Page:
Richard Gibson (British, 1615-1690) Anne Hyde, Duchess of York (1637-1671), wearing ochre dress with slashed sleeve over white smock, mole-coloured mantle pinned at her left shoulder with jewelled clasp, pendent pearls from a jewelled brooch at her corsage and pearl necklace, her brown hair worn loose and curling
Lot 5
Richard Gibson
(British, 1615-1690)
Anne Hyde, Duchess of York (1637-1671), wearing ochre dress with slashed sleeve over white smock, mole-coloured mantle pinned at her left shoulder with jewelled clasp, pendent pearls from a jewelled brooch at her corsage and pearl necklace, her brown hair worn loose and curling
Sold for £21,600 (US$ 36,305) inc. premium
Lot Details
Richard Gibson (British, 1615-1690)
Anne Hyde, Duchess of York (1637-1671), wearing ochre dress with slashed sleeve over white smock, mole-coloured mantle pinned at her left shoulder with jewelled clasp, pendent pearls from a jewelled brooch at her corsage and pearl necklace, her brown hair worn loose and curling.
Watercolour on vellum, original gilt-metal frame with silver backing.
Oval, 58mm (2 5/16in) high
Provenance: Sotheby's, 15 March 1971, lot 65
Purchased in 1975
Exhibited: Portrait Miniatures from the Merchiston Collection, Scottish National Portrait Gallery, 23 September – 11 December 2005, no.6
Literature: Stephen Lloyd, Exhibition Catalogue, 2005, p.20-1 and 57, ill.col.pl.3

Footnotes

  • While her father, Sir Edward Hyde, remained at Charles II's court at Paris, Anne, her mother and siblings settled in the Low Countries, first at Antwerp and then at Breda. There Charles's sister Mary, Princess of Orange, appointed Anne one of her maids of honour in 1655. In 1656 Anne accompanied Mary to Paris, where she first met James, Duke of York, the future James II. By 1659 James and his brothers were based in Brussels and made frequent visits to their sister. During this time James fell in love with Anne, and in either August or November (accounts differ) he made a marriage contract with her, which he later took back. In the spring of 1660 Anne discovered that she was pregnant. By now, with the king's restoration imminent, James's marriage prospects were much improved; moreover, as Charles had yet to marry, James's choice of wife had important implications for the succession. James found himself torn between his passion for Anne and his duty to his brother, who refused him permission to marry her. At last Charles relented, and on 3 September the couple were secretly married by James's chaplain, Dr Crowther.

    On 22 October the Duchess of York gave birth to a son, Charles, created Duke of Cambridge. Questioned repeatedly during her labour, she insisted that James was the father and that she was married to him. James had previously denied that he was married, but now confessed it, only to come under sustained pressure to deny it. James vacillated, but Charles did not. Having given his permission and been convinced that the marriage was legal, he insisted that it should stand. In December James and Anne appeared publicly as man and wife.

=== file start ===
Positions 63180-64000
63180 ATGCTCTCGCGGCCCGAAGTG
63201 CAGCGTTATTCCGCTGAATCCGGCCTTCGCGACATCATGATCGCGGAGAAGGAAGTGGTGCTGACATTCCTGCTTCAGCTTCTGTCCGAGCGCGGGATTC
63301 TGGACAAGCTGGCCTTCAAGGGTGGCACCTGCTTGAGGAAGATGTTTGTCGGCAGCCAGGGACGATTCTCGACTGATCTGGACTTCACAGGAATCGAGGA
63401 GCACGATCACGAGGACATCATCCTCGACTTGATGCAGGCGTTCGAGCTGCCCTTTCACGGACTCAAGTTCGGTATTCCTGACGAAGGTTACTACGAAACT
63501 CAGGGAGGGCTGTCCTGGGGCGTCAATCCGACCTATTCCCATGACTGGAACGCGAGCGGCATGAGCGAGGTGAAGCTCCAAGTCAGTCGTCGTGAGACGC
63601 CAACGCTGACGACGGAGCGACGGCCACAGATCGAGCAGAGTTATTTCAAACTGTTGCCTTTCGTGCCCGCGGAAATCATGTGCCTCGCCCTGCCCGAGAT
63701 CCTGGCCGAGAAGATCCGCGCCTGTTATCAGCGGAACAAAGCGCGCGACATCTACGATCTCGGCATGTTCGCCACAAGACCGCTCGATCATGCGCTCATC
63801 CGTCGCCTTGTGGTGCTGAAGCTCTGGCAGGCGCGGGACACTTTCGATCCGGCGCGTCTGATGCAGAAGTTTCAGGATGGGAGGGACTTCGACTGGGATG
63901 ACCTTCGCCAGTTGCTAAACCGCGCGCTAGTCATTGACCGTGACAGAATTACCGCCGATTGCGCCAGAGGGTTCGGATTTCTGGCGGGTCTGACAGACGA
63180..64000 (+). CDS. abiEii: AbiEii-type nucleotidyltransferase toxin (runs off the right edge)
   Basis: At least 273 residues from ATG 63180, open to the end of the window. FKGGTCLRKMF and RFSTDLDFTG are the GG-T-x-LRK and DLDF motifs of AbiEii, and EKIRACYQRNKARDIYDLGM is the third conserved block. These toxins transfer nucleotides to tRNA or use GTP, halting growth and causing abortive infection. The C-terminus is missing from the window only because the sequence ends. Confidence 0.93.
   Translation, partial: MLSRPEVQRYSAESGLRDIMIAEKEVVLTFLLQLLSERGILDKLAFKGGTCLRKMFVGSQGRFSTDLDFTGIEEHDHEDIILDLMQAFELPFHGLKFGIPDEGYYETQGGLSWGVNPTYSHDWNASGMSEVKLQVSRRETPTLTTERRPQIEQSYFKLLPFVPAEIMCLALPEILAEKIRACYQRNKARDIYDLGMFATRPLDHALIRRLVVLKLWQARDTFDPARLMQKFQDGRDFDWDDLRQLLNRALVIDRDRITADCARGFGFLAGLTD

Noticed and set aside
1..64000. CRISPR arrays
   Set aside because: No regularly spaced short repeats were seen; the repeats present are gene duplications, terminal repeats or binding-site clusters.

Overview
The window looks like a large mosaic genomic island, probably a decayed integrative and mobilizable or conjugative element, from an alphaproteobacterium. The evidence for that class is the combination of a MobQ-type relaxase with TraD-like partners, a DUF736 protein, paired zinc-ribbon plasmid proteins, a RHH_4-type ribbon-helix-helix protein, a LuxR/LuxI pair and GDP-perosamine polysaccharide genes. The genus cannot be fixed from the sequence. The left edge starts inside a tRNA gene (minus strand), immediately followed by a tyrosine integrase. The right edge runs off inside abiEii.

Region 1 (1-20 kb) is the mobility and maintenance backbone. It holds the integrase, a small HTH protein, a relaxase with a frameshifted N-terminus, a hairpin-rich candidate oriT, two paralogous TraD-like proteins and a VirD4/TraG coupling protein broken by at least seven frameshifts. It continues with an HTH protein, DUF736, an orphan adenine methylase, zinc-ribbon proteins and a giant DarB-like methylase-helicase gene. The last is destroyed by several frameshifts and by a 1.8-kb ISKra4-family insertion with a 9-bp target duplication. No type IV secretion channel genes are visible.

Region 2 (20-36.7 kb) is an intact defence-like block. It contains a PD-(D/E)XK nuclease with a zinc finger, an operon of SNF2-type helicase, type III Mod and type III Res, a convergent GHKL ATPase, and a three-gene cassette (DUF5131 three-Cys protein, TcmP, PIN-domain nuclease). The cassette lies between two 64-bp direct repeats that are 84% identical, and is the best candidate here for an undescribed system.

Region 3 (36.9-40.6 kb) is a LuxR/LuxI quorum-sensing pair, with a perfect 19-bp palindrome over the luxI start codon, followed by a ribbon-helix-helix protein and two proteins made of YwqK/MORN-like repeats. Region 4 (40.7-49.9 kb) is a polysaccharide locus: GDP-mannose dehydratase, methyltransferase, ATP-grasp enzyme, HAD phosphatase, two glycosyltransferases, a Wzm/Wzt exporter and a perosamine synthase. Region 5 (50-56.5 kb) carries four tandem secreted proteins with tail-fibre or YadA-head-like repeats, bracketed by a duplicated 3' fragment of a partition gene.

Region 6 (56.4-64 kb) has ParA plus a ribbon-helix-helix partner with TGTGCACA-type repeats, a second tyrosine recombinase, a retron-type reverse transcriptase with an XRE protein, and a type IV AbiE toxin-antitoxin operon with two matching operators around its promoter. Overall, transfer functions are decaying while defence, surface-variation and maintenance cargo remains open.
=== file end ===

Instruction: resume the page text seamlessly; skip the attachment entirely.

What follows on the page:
A contemporary description of the Duchess of York, states that she 'had a majestic air, a pretty good shape, not much beauty, a great deal of wit', and 'an air of grandeur in all her actions'. Sir John Reresby, who met her in 1665, thought her 'very handsome'. He was also impressed that she handled without flinching a small snake that he had with him. She and James seemed well suited. In 1663 Pepys noted that they showed 'impertinent and methought unnatural dalliances ... before the whole world, such as kissing of hands and leaning upon one another'. When James went to the fleet in 1664, she vowed to receive no visitors, not even her mother, until he returned, and spent her days in prayer. Already, however, James was showing that he could never confine his attentions to one woman. A succession of mistresses followed, driving Anne into paroxysms of jealousy and overeating.

    Anne gave birth to eight children, of whom Mary (1662–1694) and Anne (1665–1714) survived to become Queens of England. The other two daughters and four sons all died in infancy. With James having two heirs and Charles still having no children, the rivalry between them grew. Charles' supporters were keen for him to divorce Catherine of Braganza on the grounds of sterility. In this context the bill in parliament to divorce John Manners, Lord Roos, from his unfaithful wife attracted considerable attention. James and Anne vigorously mobilized opposition to the bill, leaving them open to claims that they did not wish to see Charles have children. In the event, there was no royal divorce, but the position of James and Anne appeared precarious through much of the period 1668–70. It was in these years that both James and Anne converted to Roman Catholicism. Anne's change of religion was kept secret until her dying moments when she declined to see the Bishop of Oxford, who James was then forced to tell of her conversion.
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